S. Laureys (Ed.)
Progress in Brain Research, Vol. 150
ISSN 0079-6123
Copyright r 2005 Elsevier B.V. All rights reserved

Table 1. Common elements recurring in adult NDEs according
to Moody (1975, 1977; as summarized by Greyson, 2000, p.

many NDErs feel that the experience was positive
and life-enhancing, but some find the experience
disturbing and diffic...

Greyson (1998), after reviewing all published
estimates of the incidence of NDEs, concluded
that they probably happen...

Fig. 1. It has long been believed that soul leaves the body at the moment of death, as illustrated above. Does the ND...

babies do not travel down the birth canal facing
forward. There is also a great deal of evidence to
show that young i...

that no drugs have been administered, but research
has shown that administration of such drugs leads
to fewer and mor...

Further hallucinations and a sensation of a brilliant light are produced by afterdischarges propagating through the l...

messengers of Yamraj coming to collect them (Osis
and Haraldsson, 1977).

Studies of NDEs in cardiac arrest patients

of objective physiological measures were also collected, including arterial and peripheral blood gas
levels (along wi...

were interviewed for a second time, with 23 patients in the NDE group and 15 in the control
group. Broadly speaking, ...

after cardiac arrest. As they point out, cardiac arrest is the closest model we have to the dying
process itself and ...

clarity of thought. Other commentators have argued, however, that the possibility remains that
the NDE may indeed hav...

this case in detail and remains unconvinced of the
need for a paranormal explanation. He points out
that it is perfec...

above. The consequence of this line of argument is
that NDEs in the blind are certainly worthy of
study but do not me...

known to occur in the complete absence of physical threat, such as those that occur when individuals are not actually...
Jansen, K.L.R. (2001) Ketamine: Dreams and Realities. Multidisciplinary Association for Psychedelic Studies (MAPS),
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Near death experiences in cardiac arrest survivors


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Artículo que analiza los casos de experiencias cercanas a la muerte en pacientes que han sufrido infartos de corazón. Revisión de estudios anteriores. Para más detalles visitar: http://www.afanporsaber.es/2014/01/experiencias-cercanas-a-la-muerte-i/

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Near death experiences in cardiac arrest survivors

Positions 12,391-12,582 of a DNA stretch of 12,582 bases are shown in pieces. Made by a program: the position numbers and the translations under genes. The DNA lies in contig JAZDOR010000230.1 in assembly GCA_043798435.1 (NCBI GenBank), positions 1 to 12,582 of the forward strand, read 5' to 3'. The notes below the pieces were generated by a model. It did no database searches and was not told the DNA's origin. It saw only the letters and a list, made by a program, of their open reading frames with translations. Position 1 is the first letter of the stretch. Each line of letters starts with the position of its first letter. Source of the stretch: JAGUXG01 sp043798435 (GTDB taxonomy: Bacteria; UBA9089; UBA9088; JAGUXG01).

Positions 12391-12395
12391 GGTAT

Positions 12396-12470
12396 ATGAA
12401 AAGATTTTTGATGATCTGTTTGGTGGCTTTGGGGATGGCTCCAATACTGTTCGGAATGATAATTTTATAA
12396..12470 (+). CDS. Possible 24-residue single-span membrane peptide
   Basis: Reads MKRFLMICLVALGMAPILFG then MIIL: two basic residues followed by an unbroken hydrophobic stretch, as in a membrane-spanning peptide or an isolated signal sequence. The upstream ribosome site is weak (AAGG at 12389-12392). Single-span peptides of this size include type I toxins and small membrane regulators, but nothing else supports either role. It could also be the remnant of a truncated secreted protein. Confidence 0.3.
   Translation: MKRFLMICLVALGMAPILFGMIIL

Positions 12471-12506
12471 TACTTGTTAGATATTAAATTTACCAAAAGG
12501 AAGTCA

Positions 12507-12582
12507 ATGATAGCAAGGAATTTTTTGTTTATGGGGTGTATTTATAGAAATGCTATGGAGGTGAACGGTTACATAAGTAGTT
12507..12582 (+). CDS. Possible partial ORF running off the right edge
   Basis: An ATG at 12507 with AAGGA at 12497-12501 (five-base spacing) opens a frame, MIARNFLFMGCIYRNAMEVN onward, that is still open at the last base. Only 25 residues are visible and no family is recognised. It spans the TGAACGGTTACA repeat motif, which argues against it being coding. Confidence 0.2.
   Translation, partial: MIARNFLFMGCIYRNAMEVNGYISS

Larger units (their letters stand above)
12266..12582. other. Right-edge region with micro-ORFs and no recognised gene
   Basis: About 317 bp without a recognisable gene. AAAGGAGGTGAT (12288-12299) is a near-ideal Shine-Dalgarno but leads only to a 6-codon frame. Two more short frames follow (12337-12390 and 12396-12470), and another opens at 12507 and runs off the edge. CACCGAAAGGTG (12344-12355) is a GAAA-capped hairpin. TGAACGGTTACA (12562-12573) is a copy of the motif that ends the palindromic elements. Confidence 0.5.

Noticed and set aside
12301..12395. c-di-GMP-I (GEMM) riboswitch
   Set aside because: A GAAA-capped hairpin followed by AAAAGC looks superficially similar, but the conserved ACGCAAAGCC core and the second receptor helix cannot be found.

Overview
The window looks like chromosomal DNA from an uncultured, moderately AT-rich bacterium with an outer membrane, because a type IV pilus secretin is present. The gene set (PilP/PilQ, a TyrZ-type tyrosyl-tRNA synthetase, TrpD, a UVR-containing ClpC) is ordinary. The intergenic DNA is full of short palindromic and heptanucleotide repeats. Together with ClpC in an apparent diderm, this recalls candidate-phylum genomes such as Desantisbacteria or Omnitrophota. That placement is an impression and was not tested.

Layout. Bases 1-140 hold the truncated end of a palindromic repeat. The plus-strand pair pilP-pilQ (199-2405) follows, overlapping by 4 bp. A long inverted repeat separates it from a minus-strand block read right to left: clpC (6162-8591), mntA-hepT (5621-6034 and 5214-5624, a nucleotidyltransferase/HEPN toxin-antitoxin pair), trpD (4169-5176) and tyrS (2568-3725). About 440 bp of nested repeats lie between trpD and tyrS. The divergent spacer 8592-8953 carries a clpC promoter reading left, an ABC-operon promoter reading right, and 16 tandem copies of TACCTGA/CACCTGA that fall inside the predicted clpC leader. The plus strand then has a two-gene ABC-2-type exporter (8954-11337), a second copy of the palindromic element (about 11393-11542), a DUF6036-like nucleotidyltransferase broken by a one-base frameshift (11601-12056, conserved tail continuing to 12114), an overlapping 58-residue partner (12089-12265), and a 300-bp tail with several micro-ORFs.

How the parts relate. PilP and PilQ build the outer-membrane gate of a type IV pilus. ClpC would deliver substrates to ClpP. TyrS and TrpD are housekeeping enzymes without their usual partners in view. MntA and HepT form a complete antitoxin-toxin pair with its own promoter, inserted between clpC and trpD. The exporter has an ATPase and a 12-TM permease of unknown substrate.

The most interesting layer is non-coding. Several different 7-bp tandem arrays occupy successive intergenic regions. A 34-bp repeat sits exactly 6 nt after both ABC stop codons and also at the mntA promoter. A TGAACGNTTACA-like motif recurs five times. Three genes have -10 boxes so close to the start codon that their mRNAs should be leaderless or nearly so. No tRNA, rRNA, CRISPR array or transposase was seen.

1. 1. S. Laureys (Ed.) Progress in Brain Research, Vol. 150 ISSN 0079-6123 Copyright r 2005 Elsevier B.V. All rights reserved CHAPTER 25 Near-death experiences in cardiac arrest survivors Christopher C. Frenchà Anomalistic Psychology Research Unit, Department of Psychology, Goldsmiths College, University of London, New Cross, London SE14 6NW, UK Abstract: Near-death experiences (NDEs) have become the focus of much interest in the last 30 years or so. Such experiences can occur both when individuals are objectively near to death and also when they simply believe themselves to be. The experience typically involves a number of different components including a feeling of peace and well-being, out-of-body experiences (OBEs), entering a region of darkness, seeing a brilliant light, and entering another realm. NDEs are known to have long-lasting transformational effects upon those who experience them. An overview is presented of the various theoretical approaches that have been adopted in attempts to account for the NDE. Spiritual theories assume that consciousness can become detached from the neural substrate of the brain and that the NDE may provide a glimpse of an afterlife. Psychological theories include the proposal that the NDE is a dissociative defense mechanism that occurs in times of extreme danger or, less plausibly, that the NDE reflects memories of being born. Finally, a wide range of organic theories of the NDE has been put forward including those based upon cerebral hypoxia, anoxia, and hypercarbia; endorphins and other neurotransmitters; and abnormal activity in the temporal lobes. Finally, the results of studies of NDEs in cardiac arrest survivors are reviewed and the implications of these results for our understanding of mind–brain relationships are discussed. During diagnostic angiography he suffered a coronary occlusion and had to undergo emergency quadruple bypass surgery. Following this, he reported having had an out-of-body experience (OBE) during which he observed the operating room from above. He was able to accurately describe the behavior of the cardiovascular surgeon during the operation. He also described following a brilliant light through a tunnel to a region of warmth, love, and peace. Here he experienced an apparent encounter with deceased relatives, who telepathically communicated to him that he should return to his body. Upon recovery, he felt transformed, with an intense desire to help others and to talk about his experience. Modern interest in NDEs owes much to the publication in 1975 of Raymond Moody’s bestselling book Life after Life, although reports of similar experiences can be found in much earlier texts. Moody (1975, 1977) identified a number of Introduction Greyson (2000a, pp. 315–316) describes near-death experiences (NDEs) as profound psychological events with transcendental and mystical elements, typically occurring to individuals close to death or in situations of intense physical or emotional danger. These elements include ineffability, a sense that the experience transcends personal ego, and an experience of union with a divine or higher principle. He also provides a typical example of an NDE experienced by a 55-year-old man who had been admitted to hospital with an irregular heartbeat. ÃCorresponding author. Tel.: +44 020 7919 7882; Fax: +44 020 7919 7873; E-mail: c.french@gold.ac.uk DOI: 10.1016/S0079-6123(05)50025-6 351